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First-Year Writing Awards 2023

Donald E. Barnett Awards   

Each year, the English Department recognizes excellent writing in English 1101 and 1102 by presenting two Barnett Essay Awards. Named in honor of Donald E. Barnett, who directed the Freshman English Program for many years, the awards consist of cash prizes and publication of the winning essays in the First-Year Writing Guidebook. These awards are supported by the English Department Fund.

For English 1101

Will SumnerWill Sumner for “Russia’s Third Reich”

I am a first year International Affairs major from Canton, Georgia. My love for writing bloomed under the guidance of my mother, who spent much of her free time writing. I further developed my affinity for writing in Genevieve Guzmán’s English 1101 class in my first semester at University of Georgia. I’m also a sprinter and middle-distance runner on the UGA track and field team and have received two all-American honors during the 2023 indoor season. My other passions include playing the piano, reading, and biking. I hope to pursue a professional running career, and then go into foreign aid after my expected 2026 graduation.

Will was nominated by Genevieve Guzman: "As a former student of Slavic literature, I was delighted to receive Will’s research paper on Russian irredentism, (a word I had to look up!) and the vainglorious project of Putin’s Russo-Ukrainian War. Just the introduction with its bold thesis had me whooping in agreement and anticipation. Will proceeds to weave scholarly sources and news media into a sophisticated narrative of the Russian Empire through the centuries to show how previous occupation, expansion, and territorial loss set the stage for Putin’s irredentist rhetoric today. More than for its depth and credibility, I nominated Will’s essay for the Barnett Award for its remarkable maturity of voice, as urgent and impassioned as any investigative journalist’s. Democracy speaks through Will Sumner in this eloquent argument. Congratulations, Will!"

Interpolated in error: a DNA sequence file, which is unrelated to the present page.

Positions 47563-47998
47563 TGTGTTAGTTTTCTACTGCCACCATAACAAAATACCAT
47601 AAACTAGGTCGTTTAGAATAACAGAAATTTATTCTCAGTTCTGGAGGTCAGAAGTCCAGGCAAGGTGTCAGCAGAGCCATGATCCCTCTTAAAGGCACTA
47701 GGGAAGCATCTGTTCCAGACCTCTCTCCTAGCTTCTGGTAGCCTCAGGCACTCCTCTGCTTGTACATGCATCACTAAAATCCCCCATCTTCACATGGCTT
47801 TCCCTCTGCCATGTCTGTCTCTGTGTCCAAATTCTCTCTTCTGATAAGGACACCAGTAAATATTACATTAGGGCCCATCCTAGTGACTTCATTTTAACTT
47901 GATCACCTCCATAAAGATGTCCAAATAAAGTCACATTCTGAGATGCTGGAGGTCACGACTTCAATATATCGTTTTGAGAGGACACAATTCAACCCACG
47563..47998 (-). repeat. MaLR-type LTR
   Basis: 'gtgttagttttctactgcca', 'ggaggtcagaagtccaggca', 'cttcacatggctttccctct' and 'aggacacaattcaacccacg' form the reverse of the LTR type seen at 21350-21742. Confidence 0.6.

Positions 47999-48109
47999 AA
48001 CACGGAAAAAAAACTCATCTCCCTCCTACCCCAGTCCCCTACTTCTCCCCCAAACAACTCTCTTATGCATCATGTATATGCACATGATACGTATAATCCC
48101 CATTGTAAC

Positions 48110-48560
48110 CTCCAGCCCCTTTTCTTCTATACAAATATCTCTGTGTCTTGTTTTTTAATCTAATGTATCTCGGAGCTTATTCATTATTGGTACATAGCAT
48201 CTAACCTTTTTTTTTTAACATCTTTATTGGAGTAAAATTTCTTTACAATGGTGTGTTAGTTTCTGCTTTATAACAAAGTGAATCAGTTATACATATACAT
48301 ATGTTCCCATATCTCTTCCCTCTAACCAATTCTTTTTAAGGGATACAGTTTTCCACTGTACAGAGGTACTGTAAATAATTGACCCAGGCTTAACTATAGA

For English 1102

Torin SmithTorin Smith for “Communicating Emotion: Identity Formation in Native Guard and The Things They Carried”

I am a second-year journalism student from Buford, Georgia. I loved writing throughout high school, and that combined with my passion for sports led me to UGA to study journalism and sports media. On campus, I work with the UGA Ice Dawgs hockey club, running their YouTube channel and doing play-by-play commentary during games. In addition to studying sports media and journalism, I also am a Double Dawg planning to earn an MA in Emerging Media. My passions outside of school include watching and playing sports, discovering new music and spending time with family and friends.

Torin was nominated by Nathan Camp: "Any garment woven as tightly as Torin's essay would shed water. It attempts an intellectual task well beyond what I normally see from my 1102 students, teasing out complex theoretical concepts about the role of narrativization in the formation of new identities for individuals recovering from trauma, and then applying those concepts to a comparative analysis of two book-length literary works (in different genres for added degree of difficulty). Does that sound like a lot for six pages? That's a lot for six pages! Had he pulled off a pretty good version of the task, I would have been impressed. I was well beyond impressed. The finished essay weaves in 43 direct quotations -- from psychological theory, secondary criticism of his texts, and of course from the texts themselves -- without breaking stride. Most importantly and most impressively, the essay leaves me with a better understanding of both O'Brien's The Things They Carried (which we didn't read for class, by the way) and Trethewey's Native Guard."